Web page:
When General Electric puts metal 3D-printed parts in its jet engines and X-ray machines, you know the manufacturing technology has gone mainstream.
That's what research summarized in this year's Wohler’s Report on 3D printing also suggests. It bears out what we’re seeing in several industries: Metal additive manufacturing — or at least the sale of machines that produce metal parts through additive means — grew 76% over the last year, with several hundred now sold annually.
Note that these aren’t desktop printers, but large industrial machines that GE, Airbus, and other large companies use to make high-performance and complex metal parts for aerospace and medical products — at least according to Terry Wohlers, founder and president of Wohlers Associates.
To be sure, many argue that the long history of additive manufacturing — for metal parts, at least — belies the current hype about the technique's exciting newness.
But GE, Fairfield, Conn., now actively scouts for ways to leverage 3D printing. Case in point: GE and NineSigma — a company that organizes open innovation from outside companies through social media and more — established the 3D Printing Production Quest last year to challenge participants to use additive manufacturing to produce precision parts made of refractory metals.
In April, GE announced the contest’s three winners:
• Martin Leuterer, EOS GmbH, Germany
• Rob Snoeijs, LayerWise, Belgium
• Bernhard Tabernig, PLANSEE SE Innovation Services, Austria
Each got $50,000 for devising ways to make parts with additive manufacturing from super-dense Niobium and Molybdenum — a capability that could transform how components are manufactured for X-ray-based medical imaging for mammography, cardiac catheterization, and computed tomography. That's because Niobium and Molybdenum are refractory metals used in X-ray machines and X-ray-channel tubes, because they block X rays like lead, but without the health and environmental hazards.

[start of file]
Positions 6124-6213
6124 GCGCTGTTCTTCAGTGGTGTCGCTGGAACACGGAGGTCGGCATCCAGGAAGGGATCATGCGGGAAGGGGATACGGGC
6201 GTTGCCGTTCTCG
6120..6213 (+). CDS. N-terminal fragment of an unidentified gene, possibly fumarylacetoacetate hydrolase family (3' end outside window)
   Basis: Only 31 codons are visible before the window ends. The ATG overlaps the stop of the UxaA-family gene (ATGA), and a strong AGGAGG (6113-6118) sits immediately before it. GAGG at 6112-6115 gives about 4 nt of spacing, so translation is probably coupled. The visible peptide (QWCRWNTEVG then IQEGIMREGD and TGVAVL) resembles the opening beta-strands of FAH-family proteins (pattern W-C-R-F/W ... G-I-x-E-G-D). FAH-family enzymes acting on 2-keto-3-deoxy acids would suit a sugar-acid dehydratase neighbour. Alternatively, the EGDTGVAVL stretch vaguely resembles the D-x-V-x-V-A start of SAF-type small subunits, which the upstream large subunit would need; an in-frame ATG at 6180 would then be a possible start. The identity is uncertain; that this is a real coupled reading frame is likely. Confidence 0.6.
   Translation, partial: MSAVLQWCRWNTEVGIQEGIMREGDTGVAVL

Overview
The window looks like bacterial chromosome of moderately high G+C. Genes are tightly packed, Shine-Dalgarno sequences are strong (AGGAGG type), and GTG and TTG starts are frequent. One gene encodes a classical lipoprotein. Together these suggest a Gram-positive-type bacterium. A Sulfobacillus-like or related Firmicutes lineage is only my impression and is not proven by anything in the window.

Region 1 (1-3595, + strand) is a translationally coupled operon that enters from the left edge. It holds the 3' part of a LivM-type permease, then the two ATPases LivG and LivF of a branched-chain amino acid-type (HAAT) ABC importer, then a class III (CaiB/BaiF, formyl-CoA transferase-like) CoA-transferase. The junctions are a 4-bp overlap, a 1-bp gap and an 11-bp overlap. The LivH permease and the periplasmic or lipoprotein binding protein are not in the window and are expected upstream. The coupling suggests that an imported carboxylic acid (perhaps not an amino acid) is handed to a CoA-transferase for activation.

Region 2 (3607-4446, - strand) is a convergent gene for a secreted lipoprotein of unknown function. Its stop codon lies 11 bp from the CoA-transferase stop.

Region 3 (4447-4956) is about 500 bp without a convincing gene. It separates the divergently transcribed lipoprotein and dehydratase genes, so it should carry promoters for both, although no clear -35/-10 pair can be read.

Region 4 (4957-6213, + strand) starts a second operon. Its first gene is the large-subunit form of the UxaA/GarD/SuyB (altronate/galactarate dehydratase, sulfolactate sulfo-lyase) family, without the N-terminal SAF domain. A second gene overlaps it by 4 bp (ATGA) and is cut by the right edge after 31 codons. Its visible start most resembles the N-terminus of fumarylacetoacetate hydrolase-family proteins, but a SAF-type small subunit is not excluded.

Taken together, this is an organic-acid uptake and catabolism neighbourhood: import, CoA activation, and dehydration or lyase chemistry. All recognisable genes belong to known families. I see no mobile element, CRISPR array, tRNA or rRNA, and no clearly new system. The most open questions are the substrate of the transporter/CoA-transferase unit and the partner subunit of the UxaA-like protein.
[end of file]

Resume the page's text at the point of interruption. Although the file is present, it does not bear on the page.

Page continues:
More specifically, in medical X-ray machines, parts made of refractory metals, including X-ray source tubes, control the path of X rays from the source through the patient's body. The location of the tube in question is illustrated at 2:44 in this video:
The main benefits of refractory metals — their high melting temperature (up to 3,400° C) and ability to absorb energy — are also what make it challenging to print refractory-metal parts.
Judges for the 3D Printing Production Quest picked the winners by statistically analyzing the precision of the 3D printed parts each team made, plus other measurable part qualities.
The machine by winner Bernhard Tabernig, from the company Plansee, makes refractory-metal parts with a honeycomb structure.
But according to Tabernig, his company's 3D-printing machine doesn’t use conventional selective laser sintering (SLS) of metal powder, currently the most common mode of 3D printing metal parts. Instead, the machine makes parts by a new version of the process called selective laser melting (SLM). As explained in this article from 2010, SLM resembles selective laser sintering (SLS) except that it fully melts the metal powder, while in SLS, the metal just comes close to the melting point.
With SLM, thin layers of powder are laid on a base plate. A laser fuses the powder wherever the driving CAD file indicates a part feature. Once the job is done, any leftover powder not melted inbto the part can be used for making another part.
Besides the zero-waste nature of SLM, it has the same benefits of other 3D printing machines: It makes myriad parts without needing special tools or dedicated molds.
As GE has already found, the SLM process is particularly useful for making parts for medical technology. That’s because SLM lets manufacturers make parts for X-ray diagnostics machines with complex honeycomb-like grid structure to maximize the absorption of the scattering radiation, according to Plansee project engineer Peter Singer.
By 2019, the global medical-imaging market will reach $35.35 billion ... and GE sees additive manufacturing as a way to make new designs that reduce cost and improve image quality and diagnostic capabilities.
So much for the dismissal of additive manufacturing as a "cute" maker-level mode of production.